To Man Bun, To Wo-man Bun, or To No Bun?
A solid fortnight past, some girlfriends and I tripped down some pavement to a local theater renovated to house music, laughs, shows of this and that, and much to my surprise a series of man buns. On this night, clad in inappropriate layers for the brisk air, we waited amidst these buns for the deep and musky notes of David Ramirez (and yes, he is easily described as the perfect glass of vino for the ears; and yes, he rocked a man bun).
Somewhere in between Ramirez sauntering off-stage and The Lone Bellow setting up shop, a fellow momma noted the man bun directly in front of us, and asked if we fancied such a fashion. As I’ve thought before, I found it extremely odd that the man bun is even a thing and even moreso that it is considered a hipster thing.
Aye, I’m late to the man bun wagon, but it seems necessary to add to the conversation that some do not see this as a trendy hairstyle. It simply is not a new trend for me. I find this baffling as I do most things deemed hipster-ish. (Example: at my wedding reception, a piano rendition of a U2 song played, and one of Husband’s groomsmen followed me ’round saying that I was “such a hipster” as a result. I’m still baffled at how songs chosen by a DJ make me a hipster. But maybe I am a hipster. Aye, are hipsters aware that they are hipsters? I digress.)
Without grave offense, methinks the hipster + man bun labels sprouted from men (or shall I say man-boys? You know, the boys that are ready to be men but have yet to page through their bruised copy of Zen and the Art of Motorcycle Maintenance?) that have grown their mane wild with the intention of looking a certain way in order to appeal to a certain demographic. And here they stand, long mane secured in line with their thick brows + throbbing temples.
Securing a bun for the sole sake of fashion/to appease the multitudes seems such an injustice to my memory of working men pushing their hair back while toiling away on various projects. These men from my youth that frequented hair ties, ponytails, and buns did it for the sake of being too damn busy to bother with their gorgeous locks. In fact, a decade ago my brother-in-law grew his black curls long, and pictures show it tied back at the nape while he sat on a quad at university. His partner talks fondly of braiding his curls during those years.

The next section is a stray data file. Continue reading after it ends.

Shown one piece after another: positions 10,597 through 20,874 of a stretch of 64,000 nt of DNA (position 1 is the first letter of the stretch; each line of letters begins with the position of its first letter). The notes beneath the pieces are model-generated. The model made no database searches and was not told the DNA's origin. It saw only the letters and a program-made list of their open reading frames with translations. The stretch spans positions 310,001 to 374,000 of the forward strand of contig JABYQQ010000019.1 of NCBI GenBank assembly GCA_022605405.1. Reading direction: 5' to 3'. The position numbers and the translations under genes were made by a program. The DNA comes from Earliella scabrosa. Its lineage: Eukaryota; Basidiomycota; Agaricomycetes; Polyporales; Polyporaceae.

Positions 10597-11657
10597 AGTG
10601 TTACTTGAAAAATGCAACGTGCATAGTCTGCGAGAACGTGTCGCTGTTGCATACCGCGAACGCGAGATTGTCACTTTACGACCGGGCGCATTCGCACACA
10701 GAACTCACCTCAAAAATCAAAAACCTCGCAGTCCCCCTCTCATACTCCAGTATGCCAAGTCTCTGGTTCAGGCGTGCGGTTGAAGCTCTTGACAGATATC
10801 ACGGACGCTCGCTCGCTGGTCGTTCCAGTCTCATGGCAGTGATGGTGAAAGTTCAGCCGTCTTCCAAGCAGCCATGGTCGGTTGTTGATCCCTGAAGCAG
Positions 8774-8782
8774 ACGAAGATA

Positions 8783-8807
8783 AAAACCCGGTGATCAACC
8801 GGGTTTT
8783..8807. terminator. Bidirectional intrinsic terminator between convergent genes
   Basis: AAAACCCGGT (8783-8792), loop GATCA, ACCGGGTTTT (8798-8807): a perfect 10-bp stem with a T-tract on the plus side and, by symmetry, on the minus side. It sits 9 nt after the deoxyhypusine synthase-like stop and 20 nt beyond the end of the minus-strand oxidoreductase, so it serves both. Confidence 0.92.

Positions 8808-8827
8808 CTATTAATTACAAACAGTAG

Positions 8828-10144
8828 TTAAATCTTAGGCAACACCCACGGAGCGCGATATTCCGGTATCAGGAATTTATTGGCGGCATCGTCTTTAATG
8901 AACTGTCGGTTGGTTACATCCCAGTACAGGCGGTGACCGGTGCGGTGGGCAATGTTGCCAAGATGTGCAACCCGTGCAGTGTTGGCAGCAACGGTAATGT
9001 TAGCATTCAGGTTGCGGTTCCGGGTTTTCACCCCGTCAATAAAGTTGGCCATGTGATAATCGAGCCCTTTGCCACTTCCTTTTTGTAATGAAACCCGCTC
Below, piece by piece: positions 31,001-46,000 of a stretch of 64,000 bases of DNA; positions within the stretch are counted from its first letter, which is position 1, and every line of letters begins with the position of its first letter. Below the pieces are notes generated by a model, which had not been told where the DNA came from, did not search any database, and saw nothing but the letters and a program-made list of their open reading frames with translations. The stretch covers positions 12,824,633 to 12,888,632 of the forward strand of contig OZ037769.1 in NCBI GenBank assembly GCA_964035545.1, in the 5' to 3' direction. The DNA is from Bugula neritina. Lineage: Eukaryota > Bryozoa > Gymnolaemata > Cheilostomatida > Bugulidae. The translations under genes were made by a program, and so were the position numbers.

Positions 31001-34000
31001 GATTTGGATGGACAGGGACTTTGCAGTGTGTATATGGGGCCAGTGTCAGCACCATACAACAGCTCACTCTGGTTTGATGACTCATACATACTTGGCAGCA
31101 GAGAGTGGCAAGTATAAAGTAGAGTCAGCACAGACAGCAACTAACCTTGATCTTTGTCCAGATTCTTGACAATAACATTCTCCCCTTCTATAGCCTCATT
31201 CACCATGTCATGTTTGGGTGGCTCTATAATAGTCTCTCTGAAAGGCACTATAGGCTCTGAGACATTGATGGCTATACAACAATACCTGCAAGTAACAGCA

I wish we could go back to these kind of men. Ones that sported buns because they were too busy holding a lover in their arms or kicking a soccer ball about the yard with tots in tow. Not because they require both hands free to navigate their electronic devices, plugged into every social media page alive and kicking. Not because a bun is/was the quintessential sex magnet of a certain generation. Not because others donned a bun, complete with plaid rompers, facial hair, thick glasses, loose suspenders and some concept of not bridging certain topics unless someone else deemed it trendy or (gasp) un-trendy.
Alas, I too am part of the man bun binge. Because I love seeing a man with long hair waving free. Because I now find myself scouring social media to promote my blog–much to my chagrin–and trying to keep up with these trends I rant on in order to carve out my own successes. Still, I hope we can get back to caring less about what state our hairs find themselves and more about the activities, what we find ourselves immersed in, that call for such busy-bee hairstyles as the bun.
Along this train, I will caboose with a current photograph of myself (#WIDN), for I am so busy freelancing and fine-tuning crafts for my wee one today that I shan’t be bothered with primping my hair follicles. (Admittedly, my garb reminds me of the best of times: a vintage maternity top from preggy Lace days, and a skirt from my single-hopping days–both of which I cannot part with.)
Before you quickly hop off this post, leave a comment in defense of the man bun, the wo-man bun, or the no bun. Pray tell which you prefer, if any at all.
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